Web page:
Between the Intercultural City Ideal and the Reality of the New Wars

    • Cover Photo
    • Presentation speakers
      • Rolly Rosen, The Department of Anthropology, Haifa University, Israel


    Founded in 2008 by the Council of Europe, the Intercultural Cities Network “supports cities in reviewing their policies through an intercultural lens and developing comprehensive intercultural strategies to help them manage diversity positively and realize the diversity advantage”. (ICC, 2018). With 126 member cities, the network does an impressive job trying to promote intercultural guidelines for urban policy in such fields as education, employment, city planning etc. However, this work is being done in an atmosphere that is increasingly tense, influenced by mistrust versus ‘strangers’, a phantasy of closing borders and a discourse of the ‘New Wars’ (Muenkler, 2005). Unlike the ‘old wars’ these do not take place between two armies on the frontlines between two nation states, but rather in urban centers, between the security forces of the state and ‘normal citizens’ who suddenly turn out to be ‘the enemy’ and blow themselves up in terror attacks such as those that happened in Paris, Brussels, London and Berlin in recent years (Appadurai, 2006). Although the number of victims in these wars is rather small, they do have a big influence on public discourse and can cause destabilization and growing distrust among neighbors (Appadurai, 2006). Thus, the intercultural integration and equality discourse, emphasizing the “Diversity Advantage” (ICC, 2017), has to function within the context of the security and new war or ‘Clash of Civilizations’ discourse (Huntington, 1996), emphasizing suspicion, intelligence work and ‘looking out for the enemy’ behind every corner. So how do the two discourses meet? Do they truly contrast each other, as would seem at first glance, or do they perhaps converge in fascinating, complex ways? The paper is based on my PhD research, which follows the glocalization of the Intercultural Cities Network principles in various European Cities in the years 2015-2017. It included interviews with heads of integration departments or mayors in various cities which are members of the ICC, as well as observations in trainings and other meetings held by the network.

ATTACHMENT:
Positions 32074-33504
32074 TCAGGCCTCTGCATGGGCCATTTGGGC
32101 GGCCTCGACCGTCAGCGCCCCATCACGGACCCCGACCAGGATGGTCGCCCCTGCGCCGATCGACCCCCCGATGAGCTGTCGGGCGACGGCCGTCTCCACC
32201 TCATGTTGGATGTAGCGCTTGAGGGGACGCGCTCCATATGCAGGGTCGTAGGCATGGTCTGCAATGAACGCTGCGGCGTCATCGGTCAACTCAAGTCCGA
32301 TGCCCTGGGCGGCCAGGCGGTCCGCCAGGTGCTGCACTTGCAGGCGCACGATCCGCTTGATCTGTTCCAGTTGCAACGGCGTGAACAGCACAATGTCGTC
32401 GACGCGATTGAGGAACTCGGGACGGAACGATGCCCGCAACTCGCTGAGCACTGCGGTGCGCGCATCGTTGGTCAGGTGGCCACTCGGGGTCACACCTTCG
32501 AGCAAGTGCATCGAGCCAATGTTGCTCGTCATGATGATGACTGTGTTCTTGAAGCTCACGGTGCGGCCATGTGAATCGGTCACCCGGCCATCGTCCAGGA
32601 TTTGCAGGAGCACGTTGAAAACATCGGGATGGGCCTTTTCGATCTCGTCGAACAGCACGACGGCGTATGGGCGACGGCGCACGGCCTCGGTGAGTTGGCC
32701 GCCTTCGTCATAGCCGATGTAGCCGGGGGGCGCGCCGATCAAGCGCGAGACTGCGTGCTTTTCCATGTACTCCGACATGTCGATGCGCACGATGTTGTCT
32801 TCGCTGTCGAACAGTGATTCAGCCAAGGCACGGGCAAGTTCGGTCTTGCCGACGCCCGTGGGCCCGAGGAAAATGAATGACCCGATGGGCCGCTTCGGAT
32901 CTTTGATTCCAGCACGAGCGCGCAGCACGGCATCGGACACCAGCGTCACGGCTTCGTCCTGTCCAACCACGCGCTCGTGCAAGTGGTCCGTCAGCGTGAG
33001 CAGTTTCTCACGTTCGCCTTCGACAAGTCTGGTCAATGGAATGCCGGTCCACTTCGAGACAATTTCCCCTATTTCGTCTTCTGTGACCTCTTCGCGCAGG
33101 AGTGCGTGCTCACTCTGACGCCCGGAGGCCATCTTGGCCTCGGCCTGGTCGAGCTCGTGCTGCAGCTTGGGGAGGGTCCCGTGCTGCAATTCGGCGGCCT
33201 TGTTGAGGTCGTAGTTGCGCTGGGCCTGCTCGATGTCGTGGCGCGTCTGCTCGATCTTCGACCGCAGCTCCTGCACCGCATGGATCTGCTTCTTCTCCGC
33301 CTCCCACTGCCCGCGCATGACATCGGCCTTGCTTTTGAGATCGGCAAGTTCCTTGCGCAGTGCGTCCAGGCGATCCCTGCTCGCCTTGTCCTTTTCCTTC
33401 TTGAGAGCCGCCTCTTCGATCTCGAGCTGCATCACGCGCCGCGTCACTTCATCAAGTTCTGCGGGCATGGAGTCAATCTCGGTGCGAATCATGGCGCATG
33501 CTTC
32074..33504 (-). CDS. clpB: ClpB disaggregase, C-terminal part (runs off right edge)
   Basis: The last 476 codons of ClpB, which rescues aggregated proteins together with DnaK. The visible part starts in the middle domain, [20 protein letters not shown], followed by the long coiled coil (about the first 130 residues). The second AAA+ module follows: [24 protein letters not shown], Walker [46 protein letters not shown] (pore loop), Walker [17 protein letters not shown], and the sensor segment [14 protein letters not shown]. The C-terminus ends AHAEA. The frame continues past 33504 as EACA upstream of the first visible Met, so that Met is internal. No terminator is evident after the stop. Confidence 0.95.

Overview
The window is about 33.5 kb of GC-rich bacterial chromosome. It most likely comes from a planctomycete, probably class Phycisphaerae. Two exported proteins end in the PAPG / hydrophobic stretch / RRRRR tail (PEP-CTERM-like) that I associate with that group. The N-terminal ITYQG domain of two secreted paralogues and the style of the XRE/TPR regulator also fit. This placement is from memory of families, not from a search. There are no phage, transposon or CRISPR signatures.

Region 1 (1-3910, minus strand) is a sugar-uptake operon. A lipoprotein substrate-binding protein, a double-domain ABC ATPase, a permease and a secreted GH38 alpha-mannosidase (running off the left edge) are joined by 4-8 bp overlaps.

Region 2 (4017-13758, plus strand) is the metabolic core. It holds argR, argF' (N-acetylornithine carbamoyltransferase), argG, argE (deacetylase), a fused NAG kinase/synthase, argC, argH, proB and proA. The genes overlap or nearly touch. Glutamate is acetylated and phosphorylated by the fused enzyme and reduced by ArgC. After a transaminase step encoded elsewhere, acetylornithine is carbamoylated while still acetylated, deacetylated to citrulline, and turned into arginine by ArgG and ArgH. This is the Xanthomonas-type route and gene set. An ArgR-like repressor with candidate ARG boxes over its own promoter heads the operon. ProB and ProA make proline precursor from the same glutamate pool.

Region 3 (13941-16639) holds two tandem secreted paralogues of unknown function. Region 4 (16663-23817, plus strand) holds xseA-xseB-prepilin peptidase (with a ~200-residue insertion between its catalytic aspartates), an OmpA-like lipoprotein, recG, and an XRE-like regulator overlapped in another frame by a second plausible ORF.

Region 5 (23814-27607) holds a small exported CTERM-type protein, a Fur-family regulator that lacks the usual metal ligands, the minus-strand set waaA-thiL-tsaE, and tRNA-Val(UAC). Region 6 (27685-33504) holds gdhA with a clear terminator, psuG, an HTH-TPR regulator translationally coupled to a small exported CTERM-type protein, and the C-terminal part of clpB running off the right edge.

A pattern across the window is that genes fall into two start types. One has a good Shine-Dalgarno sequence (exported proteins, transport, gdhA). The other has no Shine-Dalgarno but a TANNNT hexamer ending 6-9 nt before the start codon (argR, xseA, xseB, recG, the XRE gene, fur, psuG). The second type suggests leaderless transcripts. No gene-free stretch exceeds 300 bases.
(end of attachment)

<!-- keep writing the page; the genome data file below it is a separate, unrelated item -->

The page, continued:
Appadurai, Arjun (2006): Fear of Small Numbers ? An Essay on the Geography of Anger. Duke University Press, Durham and London. Huntington
    Samuel P. (1996): The Clash of Civilizations and the Remaking of the World Order. A Touchstone Book, published by Simon and Schuster
    Muenkler, Herfried (2005): The New Wars. Polity Press, Cambridge.